Pardee House Seminar Looks at the Future of Renewable Energy

Miquel Munoz, Michael Caramanis and William Moomaw

On Tuesday, November 17, 2009, The Frederick S. Pardee Center for the Study of the Longer-Range Future held a seminar on Is The Future Renewable?Part of the ‘Pardee House Seminars’ series, the event featured Prof. Michael Caramanis, Prof. William Moomaw and Dr. Miquel Munoz, and was moderated by Prof. Adil Najam, Director of the Pardee Center. The seminar was organized in collaboration with the Boston University Clean Energy and Environmental Sustainability Initiative (CEESI).

Prof. William Moomaw is Professor of International Environmental Policy and Director of the Center for International Environment and Resource Policy at The Fletcher School at Tufts University. Prof. Moomaw started the discussion by highlighting the recent rapid growth in the usage of renewable energy and the emergence of new technology and innovation in renewable energy. However, he cautioned that without energy efficiency gains, renewable energy will not be a viable source of energy. He also pointed out that by focussing on carbon and emissions so much we have been trying to negotiate the wrong treaty. What we have been trying to get is a ‘pollution’ treaty on climate change, instead what the world really needs is a ‘development’ treaty on climate change. Such a focus would be far more conducive to the transition towards a renewable future. He concluded that the future could be renewable but difficult policy choices would have to be made to make it possible.

Prof. Michael Caramanis is Professor of Engineering at the Department of Mechanical Engineering and Division of Systems Engineering at the Boston University College of Engineering. He adopted a systems perspective to the problem and pointed out that we need to focus not only on innovation in energy generation but also in energy distribution. In particular he stressed the need to focus on information technology and consumer behavior innovations in order to enable synergistic management of energy usage and generation in the home with centralized conventional and renewable generation. He pointed out that transformational changes will have to accompany an affordable and hence sustainable energy future where renewable generation plays the key role. These changes must build on a smarter electricity grid, new electric rate structures and the creation of new markets. These changes will motivate efficiency gains and render the new smart infrastructures resilient to the needed widespread adoption of distributed resources and grid friendly electricity uses such as that of the electric automobile.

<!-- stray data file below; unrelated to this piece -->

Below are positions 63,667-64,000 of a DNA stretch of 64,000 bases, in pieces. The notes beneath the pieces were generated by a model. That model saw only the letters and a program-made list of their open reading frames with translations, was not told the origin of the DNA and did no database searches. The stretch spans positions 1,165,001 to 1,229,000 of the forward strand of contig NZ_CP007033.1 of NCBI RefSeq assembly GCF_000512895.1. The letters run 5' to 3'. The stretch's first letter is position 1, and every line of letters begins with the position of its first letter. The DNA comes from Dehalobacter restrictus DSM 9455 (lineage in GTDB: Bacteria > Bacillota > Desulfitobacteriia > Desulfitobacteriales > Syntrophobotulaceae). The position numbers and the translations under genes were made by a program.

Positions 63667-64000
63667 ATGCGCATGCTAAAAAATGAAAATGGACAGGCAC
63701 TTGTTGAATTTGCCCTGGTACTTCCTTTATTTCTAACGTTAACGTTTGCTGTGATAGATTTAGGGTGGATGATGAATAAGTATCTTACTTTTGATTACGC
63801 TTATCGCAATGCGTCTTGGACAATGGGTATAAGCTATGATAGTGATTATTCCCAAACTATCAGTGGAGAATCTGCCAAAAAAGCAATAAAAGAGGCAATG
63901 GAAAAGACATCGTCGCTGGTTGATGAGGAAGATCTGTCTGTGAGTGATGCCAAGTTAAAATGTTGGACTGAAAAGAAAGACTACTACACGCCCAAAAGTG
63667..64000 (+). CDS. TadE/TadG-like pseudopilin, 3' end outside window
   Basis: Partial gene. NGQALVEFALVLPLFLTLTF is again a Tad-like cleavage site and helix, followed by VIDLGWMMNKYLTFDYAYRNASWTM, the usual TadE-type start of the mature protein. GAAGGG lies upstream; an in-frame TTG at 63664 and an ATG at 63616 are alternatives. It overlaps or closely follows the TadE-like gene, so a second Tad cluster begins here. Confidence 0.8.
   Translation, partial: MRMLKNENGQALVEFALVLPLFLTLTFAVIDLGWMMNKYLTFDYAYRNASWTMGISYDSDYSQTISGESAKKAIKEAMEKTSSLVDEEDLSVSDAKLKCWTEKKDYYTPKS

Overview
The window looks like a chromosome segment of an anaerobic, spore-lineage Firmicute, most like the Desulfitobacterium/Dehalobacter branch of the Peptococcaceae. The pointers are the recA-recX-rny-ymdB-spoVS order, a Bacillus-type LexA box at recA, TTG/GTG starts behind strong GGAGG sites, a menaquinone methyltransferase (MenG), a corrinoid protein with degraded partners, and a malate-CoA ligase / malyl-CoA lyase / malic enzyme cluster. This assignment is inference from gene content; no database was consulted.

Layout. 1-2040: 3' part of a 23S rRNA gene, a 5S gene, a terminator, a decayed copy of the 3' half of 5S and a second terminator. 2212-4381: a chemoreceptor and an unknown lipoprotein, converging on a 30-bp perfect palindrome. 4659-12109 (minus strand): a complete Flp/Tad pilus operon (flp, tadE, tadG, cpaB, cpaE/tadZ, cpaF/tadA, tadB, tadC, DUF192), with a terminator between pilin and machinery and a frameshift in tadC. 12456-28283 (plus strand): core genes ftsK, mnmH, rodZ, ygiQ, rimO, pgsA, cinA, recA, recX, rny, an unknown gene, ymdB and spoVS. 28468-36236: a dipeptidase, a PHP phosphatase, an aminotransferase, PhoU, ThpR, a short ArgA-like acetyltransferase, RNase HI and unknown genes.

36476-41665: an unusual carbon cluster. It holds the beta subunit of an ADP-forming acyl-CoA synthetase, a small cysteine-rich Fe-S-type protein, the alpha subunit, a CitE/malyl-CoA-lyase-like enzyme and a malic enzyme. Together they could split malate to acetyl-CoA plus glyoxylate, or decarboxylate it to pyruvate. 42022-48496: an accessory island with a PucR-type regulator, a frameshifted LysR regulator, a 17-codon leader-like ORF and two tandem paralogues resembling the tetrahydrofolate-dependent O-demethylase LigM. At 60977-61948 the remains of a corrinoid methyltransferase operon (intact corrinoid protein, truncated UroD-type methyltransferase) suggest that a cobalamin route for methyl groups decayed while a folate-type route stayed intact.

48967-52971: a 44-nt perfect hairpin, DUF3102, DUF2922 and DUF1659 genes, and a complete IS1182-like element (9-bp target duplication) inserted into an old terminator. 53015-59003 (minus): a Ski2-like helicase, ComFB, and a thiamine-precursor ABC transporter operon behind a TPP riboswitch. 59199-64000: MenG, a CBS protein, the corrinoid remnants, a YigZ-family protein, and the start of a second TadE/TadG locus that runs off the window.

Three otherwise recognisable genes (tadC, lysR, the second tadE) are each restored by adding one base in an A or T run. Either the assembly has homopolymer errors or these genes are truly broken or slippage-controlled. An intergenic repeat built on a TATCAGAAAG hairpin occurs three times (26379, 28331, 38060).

Dr Miquel Munoz, who is a postdoctoral fellow at the Frederick S. Pardee Center for the Study of the Longer-Range Future, addressed the different drivers of renewable energy. He pointed out that the three key drivers of a possible energy transition to renewable energy are energy security, industrial policy, and climate change. However, he stressed that while climate is a driver it is not the most important driver of potential change towards renewable energy technologies. Dr. Munoz stressed that there are plenty of very good reasons to pursue a renewable future and we should not make climate change the only, or even the primary, reason to do so.

Following the presentations the audience engaged in a lively discussion with the panelists. Some of the issues discussed included how to collaborate with stakeholders with current vested interests to move renewable energy forward, whether the future is also ‘renewable’ for developing countries and the possibility of technology leapfrogging. The panelists concluded with notes of  optimism that the future is renewable given self sufficiency and interaction.

The video of the seminar will be made available at the Pardee Center’s multimedia webpage.